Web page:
The Future of Corporate Education

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The traditional model for training departments is to develop training courses, design the structure and obtain subject matter experts in the company to provide content

The traditional model for training departments is to develop training courses, design the structure and obtain subject matter experts in the company to provide content

Three employees are gathered in a corner huddled around a tablet computer. They are discussing how to solve a problem they have been assigned as a team. Just like a professional football team breaking out of the huddle to confront the opponent, they move en masse to a mainframe and input some code taken from the tablet being held by the team leader. A trial run of the new code inputs produces a print out for inspection. From the smiles and high fives, it’s obvious that the learning team has solved a problem and come up with a new productivity enhancing solution. This scenario is typical of a new corporate approach to learning and training. With the rapid advance of technology and knowledge, corporations are changing in the way corporate training is being delivered and used.

The traditional model for training departments is to develop training courses, design the structure and obtain subject matter experts in the company to provide content. Classes were scheduled and work schedules adjusted accordingly. In the classroom, content was “pushed” at the learners and hopefully some of the important content would stick. Today, more companies are moving to online learning of the classroom content where scheduling problems have been greatly addressed but pushing content was still the teaching method used. However, in recent years, the basic concept of how content of e-learning is delivered has been undergoing a major paradigm shift. Content is no longer pushed on learners rather learners are “pulled to the content.”

Pulled content is a model where learners are presented with content and then given the choice to pull the content from the training to help accomplish a team task. This allows learners to not only choose what elements they think are important to the task but also learn from team members. Most employees have a variety of experiences that can provide real added value and insight into the subject matter. Indeed, critical thinking is promoted by not providing “formula solutions.” Moreover, “M-Learning” (using mobile devices) allows for the real time use of content on the job and can be reviewed at anytime and anyplace. And there is more.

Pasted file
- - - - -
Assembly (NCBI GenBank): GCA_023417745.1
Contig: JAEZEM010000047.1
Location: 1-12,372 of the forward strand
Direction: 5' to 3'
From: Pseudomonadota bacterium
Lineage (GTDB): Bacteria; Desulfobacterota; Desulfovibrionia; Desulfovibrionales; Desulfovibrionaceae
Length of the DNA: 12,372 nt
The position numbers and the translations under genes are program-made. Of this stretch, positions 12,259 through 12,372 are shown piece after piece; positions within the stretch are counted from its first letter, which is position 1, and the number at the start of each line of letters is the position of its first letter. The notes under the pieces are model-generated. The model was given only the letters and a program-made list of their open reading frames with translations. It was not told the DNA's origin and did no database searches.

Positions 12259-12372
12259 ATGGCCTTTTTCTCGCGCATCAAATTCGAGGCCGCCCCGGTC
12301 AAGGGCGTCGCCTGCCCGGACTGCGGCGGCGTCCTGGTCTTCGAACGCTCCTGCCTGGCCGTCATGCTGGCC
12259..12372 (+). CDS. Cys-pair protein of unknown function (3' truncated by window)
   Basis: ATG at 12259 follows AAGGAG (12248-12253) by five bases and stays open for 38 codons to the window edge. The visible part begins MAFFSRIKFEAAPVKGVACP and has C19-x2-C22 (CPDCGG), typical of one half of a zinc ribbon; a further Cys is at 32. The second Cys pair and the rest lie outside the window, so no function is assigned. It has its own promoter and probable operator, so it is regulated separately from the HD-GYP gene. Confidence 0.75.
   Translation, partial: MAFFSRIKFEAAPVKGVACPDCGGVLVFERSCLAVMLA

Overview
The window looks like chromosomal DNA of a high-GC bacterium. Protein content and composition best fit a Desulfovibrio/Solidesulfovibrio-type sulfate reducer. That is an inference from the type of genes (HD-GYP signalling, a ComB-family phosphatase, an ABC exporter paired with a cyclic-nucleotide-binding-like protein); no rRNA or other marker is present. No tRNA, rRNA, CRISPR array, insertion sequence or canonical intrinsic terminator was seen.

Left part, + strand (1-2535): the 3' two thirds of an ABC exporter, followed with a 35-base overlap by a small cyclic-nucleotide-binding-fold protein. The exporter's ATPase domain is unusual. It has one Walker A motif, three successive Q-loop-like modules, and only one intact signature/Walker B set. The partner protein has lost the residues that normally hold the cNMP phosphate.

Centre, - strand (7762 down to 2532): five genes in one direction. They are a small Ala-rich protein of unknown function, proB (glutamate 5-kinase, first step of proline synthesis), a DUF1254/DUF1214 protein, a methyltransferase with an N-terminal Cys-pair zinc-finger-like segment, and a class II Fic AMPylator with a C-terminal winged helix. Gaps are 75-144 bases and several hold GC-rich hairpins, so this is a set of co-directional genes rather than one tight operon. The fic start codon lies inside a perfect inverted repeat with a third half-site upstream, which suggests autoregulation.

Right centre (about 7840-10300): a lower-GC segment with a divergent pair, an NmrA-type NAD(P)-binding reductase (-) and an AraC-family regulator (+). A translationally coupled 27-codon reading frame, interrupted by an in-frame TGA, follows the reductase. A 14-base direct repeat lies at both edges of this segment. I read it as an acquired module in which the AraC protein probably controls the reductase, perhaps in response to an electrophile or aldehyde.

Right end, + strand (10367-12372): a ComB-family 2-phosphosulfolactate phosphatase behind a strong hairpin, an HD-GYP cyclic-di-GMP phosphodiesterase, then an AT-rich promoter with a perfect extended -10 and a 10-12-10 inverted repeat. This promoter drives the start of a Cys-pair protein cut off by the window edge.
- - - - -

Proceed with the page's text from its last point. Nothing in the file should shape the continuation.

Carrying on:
Industry subject matter experts are being contracted outside of the company to design and record training content. This move to outsourcing is aimed at gaining the most up-to-date content as well as gaining exposure to best practices in the industry. Moreover, as with many fixed costs, training departments are being downsized as more and more content is outsourced. This may imply that the ROI besides more immediate use of knew training. However, so far there is no published studies to confirm this belief. But one thing is clear, learners love being able to immediately use and have access to the content of their corporate training. Moreover, team learners find team learning a valuable experience not only in terms of learning how to elicit ideas from team mates, but also learning how to function in a cooperative manner.

Often, team learning can become a trying event as clashing personalities and agendas seem to be a natural human condition. Learning how to work in groups helps to develop leadership as well as collaborative “followership.” Indeed, depending on the workplace and its product or service, training employees to work in collaborative groups with minimal management has a growing number of supporters. Some preliminary data shows that effective collaborative groups are more productive, happier and more liberated to develop their particular skills. Happier and more productive employees also translates into less turnover and its associated costs.

 

Additional Reading

How to Achieve Operational Excellence in the Private Equity Industry

Assessing Corporate Culture

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